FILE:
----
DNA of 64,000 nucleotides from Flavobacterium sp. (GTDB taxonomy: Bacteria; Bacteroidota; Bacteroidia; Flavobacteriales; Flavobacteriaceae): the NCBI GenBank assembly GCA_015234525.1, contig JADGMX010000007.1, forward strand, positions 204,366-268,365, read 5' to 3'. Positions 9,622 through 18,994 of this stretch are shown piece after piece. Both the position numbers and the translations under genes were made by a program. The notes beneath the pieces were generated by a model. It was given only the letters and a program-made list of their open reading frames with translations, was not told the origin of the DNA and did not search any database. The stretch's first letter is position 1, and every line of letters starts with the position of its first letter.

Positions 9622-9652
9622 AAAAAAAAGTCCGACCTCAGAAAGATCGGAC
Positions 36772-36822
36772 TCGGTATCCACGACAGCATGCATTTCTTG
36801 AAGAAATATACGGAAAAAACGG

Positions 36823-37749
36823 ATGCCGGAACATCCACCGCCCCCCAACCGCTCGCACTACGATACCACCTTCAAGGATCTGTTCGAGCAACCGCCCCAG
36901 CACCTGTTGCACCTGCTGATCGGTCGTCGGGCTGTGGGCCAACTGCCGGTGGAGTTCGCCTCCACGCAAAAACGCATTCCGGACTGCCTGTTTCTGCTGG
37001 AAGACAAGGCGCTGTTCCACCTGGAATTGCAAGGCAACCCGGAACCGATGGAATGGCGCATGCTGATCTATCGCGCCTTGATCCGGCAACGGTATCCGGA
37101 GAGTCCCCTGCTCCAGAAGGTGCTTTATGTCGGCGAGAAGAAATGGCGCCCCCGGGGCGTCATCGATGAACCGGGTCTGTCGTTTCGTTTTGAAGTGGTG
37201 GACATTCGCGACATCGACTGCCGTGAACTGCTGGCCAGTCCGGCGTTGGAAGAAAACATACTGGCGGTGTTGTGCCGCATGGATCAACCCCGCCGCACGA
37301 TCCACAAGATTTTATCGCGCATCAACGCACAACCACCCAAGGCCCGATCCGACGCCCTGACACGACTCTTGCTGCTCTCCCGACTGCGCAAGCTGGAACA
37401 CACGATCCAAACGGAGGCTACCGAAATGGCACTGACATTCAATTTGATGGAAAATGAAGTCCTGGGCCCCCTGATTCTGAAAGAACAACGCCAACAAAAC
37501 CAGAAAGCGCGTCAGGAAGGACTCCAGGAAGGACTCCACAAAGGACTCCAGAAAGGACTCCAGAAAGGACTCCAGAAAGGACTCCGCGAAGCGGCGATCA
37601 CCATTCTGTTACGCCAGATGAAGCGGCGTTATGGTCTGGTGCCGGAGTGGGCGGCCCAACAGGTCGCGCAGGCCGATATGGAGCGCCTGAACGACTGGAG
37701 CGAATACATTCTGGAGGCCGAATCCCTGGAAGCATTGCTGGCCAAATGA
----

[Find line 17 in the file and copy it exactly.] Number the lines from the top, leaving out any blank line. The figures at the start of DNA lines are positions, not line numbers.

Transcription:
37701 CGAATACATTCTGGAGGCCGAATCCCTGGAAGCATTGCTGGCCAAATGA